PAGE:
Many children’s writers have tried writing picture books. Some have gone on to tremendous success. Some have simply moved on to writing that suits their skill sets better. But the reality is that a tremendous number of picture books are being written right now, and if you’re hoping for your book to be one of the ones that goes on to commercial success, there are things you can do to help. One is to start with books that aren’t yours and do a little autopsy to find out what makes them tick.
1. Read 100 picture books.
Now. Do it now. Don’t say, “Oh, please, I have kids. I’m sure I’ve read 100 picture books over the years.” Yes, I believe you did, but you probably didn’t do it while trying to turn yourself into a picture book writer, so those don’t count. Start now. Read 100. Your public library can help, so can your big box bookstore, but stick to books published within the last year or two so you’re learning from the most recent trends in publishing.
2. Don’t base any of your writing on the worst books in the pile.
Never give in the to the temptation to look at a book you didn’t like and say, “I could do better than that.” You aren’t competing with the worst books in the pile. You’re competing with a tsunami of picture book manuscripts pouring into publishers and agents, and you need to be among the very, very best in the wave. So work on your book until you truly believe it can stand up to any of them.
3. Notice how much the author gets from few words.
If you’re holding a celebrity picture book that is crammed full of words, or a picture book by a well-known adult author that is crammed full of words, or a picture book by a well-known illustrator that is crammed full of words, set that book aside. You don’t get to do that. I mean, sure, you can. But the odds of selling a word-heavy picture book today are very, very low. Unless you can trade heavily on your name, you need to get a lot of work done with few words. So look at the authors who manage that. I remember when I took the time to copy all of my favorite picture book texts by simply typing them into Word, that’s when I was truly struck by how spare they are. Often, what feels like a meaty story is actually far, far fewer words than you thought.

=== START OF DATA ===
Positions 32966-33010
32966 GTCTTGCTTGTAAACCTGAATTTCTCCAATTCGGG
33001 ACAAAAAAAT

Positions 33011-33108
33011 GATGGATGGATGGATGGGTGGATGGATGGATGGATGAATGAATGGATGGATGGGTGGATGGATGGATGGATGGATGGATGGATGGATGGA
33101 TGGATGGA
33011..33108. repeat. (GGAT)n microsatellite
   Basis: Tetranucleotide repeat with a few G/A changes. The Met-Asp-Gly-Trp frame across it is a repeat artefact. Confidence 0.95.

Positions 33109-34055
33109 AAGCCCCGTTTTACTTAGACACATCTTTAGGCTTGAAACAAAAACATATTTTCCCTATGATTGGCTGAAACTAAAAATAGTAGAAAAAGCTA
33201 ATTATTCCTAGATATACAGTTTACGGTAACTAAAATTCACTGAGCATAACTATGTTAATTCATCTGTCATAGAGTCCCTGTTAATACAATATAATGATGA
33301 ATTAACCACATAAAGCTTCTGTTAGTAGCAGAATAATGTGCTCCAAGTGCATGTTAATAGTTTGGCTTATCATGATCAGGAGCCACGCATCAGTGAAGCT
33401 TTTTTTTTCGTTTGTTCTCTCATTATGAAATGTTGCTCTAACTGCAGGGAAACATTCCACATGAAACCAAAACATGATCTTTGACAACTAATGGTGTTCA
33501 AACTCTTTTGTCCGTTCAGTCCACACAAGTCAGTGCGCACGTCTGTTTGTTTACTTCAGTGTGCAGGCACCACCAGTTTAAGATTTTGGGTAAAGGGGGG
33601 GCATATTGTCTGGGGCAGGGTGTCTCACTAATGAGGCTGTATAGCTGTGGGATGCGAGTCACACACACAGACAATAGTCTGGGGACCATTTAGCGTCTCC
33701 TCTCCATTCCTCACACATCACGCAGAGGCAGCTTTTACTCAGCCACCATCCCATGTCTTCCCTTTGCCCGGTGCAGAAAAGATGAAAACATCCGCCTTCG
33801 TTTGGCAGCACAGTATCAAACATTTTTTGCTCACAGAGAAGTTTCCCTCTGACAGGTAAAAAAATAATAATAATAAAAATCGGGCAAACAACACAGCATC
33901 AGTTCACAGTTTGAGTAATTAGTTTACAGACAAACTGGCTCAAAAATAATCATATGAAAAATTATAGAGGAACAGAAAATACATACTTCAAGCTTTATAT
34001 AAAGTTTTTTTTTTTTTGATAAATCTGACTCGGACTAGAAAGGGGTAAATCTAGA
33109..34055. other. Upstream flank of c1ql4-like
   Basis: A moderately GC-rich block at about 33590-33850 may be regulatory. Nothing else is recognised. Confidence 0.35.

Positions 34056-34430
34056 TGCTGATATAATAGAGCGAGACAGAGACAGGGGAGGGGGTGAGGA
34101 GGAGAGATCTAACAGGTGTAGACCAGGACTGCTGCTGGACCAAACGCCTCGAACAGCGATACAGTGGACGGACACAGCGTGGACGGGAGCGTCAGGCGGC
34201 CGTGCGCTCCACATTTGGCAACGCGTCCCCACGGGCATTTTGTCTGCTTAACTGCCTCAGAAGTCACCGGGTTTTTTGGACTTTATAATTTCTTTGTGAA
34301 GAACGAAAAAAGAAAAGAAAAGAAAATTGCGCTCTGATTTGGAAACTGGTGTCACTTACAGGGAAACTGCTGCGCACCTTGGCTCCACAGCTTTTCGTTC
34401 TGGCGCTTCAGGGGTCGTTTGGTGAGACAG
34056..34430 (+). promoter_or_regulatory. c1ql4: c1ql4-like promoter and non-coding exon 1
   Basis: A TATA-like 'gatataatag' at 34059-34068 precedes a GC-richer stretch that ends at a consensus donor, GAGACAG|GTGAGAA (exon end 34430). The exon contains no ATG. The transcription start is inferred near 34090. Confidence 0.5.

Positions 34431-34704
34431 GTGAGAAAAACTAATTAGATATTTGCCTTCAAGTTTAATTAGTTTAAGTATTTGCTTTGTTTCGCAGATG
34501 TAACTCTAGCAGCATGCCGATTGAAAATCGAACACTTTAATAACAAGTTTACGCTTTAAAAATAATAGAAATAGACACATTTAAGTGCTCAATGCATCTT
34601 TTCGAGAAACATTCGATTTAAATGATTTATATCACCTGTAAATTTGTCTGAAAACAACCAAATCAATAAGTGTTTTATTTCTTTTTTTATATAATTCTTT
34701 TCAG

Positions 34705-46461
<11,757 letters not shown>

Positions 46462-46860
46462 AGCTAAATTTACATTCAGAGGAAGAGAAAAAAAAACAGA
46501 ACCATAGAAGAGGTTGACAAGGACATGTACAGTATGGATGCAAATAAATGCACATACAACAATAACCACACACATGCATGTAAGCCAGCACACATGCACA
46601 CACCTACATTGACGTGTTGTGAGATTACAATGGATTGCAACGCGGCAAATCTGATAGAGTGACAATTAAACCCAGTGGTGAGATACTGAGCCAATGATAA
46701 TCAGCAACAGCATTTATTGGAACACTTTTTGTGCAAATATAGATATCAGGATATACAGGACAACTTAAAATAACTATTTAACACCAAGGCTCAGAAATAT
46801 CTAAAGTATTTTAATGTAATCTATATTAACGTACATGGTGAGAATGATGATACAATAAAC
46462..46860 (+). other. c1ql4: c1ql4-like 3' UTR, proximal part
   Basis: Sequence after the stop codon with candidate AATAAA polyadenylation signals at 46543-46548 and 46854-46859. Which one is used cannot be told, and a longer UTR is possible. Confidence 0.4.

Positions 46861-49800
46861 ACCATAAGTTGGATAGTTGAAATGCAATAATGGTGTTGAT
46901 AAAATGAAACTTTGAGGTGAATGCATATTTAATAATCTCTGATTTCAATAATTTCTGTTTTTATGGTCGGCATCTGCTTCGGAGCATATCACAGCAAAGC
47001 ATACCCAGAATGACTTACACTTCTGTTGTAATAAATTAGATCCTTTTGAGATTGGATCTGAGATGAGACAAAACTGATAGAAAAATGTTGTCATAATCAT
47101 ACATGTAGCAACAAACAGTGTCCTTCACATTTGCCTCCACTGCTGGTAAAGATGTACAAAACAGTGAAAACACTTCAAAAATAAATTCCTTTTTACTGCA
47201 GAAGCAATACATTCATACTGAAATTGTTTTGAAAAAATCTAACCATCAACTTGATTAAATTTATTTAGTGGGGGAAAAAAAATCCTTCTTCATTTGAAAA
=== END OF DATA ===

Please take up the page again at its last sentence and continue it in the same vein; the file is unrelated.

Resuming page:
4. Notice the rhythm.
Now, many lovely picture books rhyme, and if you can handle the challenge of telling a compelling story, writing in perfect meter, and making lines rhyme, well, more power to you. I can’t do it. But, what is essential to every picture book writer is the rhythm in the story. Even if you don’t understand how meter works, a good picture book writer will instinctively use it to build a specific rhythm to their text and make it appealing to read aloud and listen to. So read the picture books aloud and listen to the sound of the sentences.
- Ask yourself questions as you read: why did the author use short sentences here?
- What sound was he/she shooting for.
- Why did he/she switch to a longer sentence?
- Why did the author use this high level word, what did it bring to the text in terms of sound that a shorter word would not?
5. Note sound details.
Every sound decision in a picture book should be intentional. Keep that in mind for yours. Read single sentences over and over until the rhythm of the sentence gets caught in your head and then try making up a sentence that would go in a totally different story but use the same rhythm. This kind of copying of sound (not content) will help you add more rhythm options to your writer’s toolkit.
Noting sound details goes beyond rhythm and includes things like sound effect writing: Boom! Zing! Ka-Pow! Sometimes the sound effect choices are selected out into their own single-word sentences as I just did. Sometimes, though, they are simply slipped into a longer sentence: “Joey loved the color of pickles and their bumpity bumps. He loved the zip and zing of pickles. For Joey, pickles were pulchritudinous perfection.” See the sound effects: bumpity bump, zip, and zing? Those sentences contain another sound device as well: consonance, where like consonant sounds are grouped for specific effect. You can see it in “bumpity bump” as well as “zip and zing” and “pulchritudinous perfection.” Here’s another example of a quieter form of consonance, “Night slipped over the farm with a sigh.” Notice that you get a totally different mood from the soft consonance than from the hard consonance in Joey’s story. Sound and mood are connected in all writing, but picture books make special use of it.
Go through your pile of picture book reading and pick sentences at random from the books. Type the sentence into your computer and then rewrite it as many ways as you can while conveying the same information. Try for different moods maybe or simply look for different words that could have said the same information. See how many different sentences you can come up with (even if only different by a word or two). Now, look at the original and all these variants. Do you like any of your new sentences better? Why? Would you have to change all the rest of the book to make your sentence fit in with the same style and mood? The more you go through the process of thinking how these small changes affect the whole, the more you’ll be able to apply it to your own work.
Keep doing this until the mysteries of these 100 books are laid bare before you. You know why one sentence is better than another. You know how sound affects the mood of the book. Once you have gotten into these published picture books and examined them through your autopsy, you’ll have built some amazing skills that you can now bring to your own picture books, making them better than you ever thought you could. And that will help you compete in this demanding art form. It’s hard work, but writing often is. I think it’s worth it though, don’t you?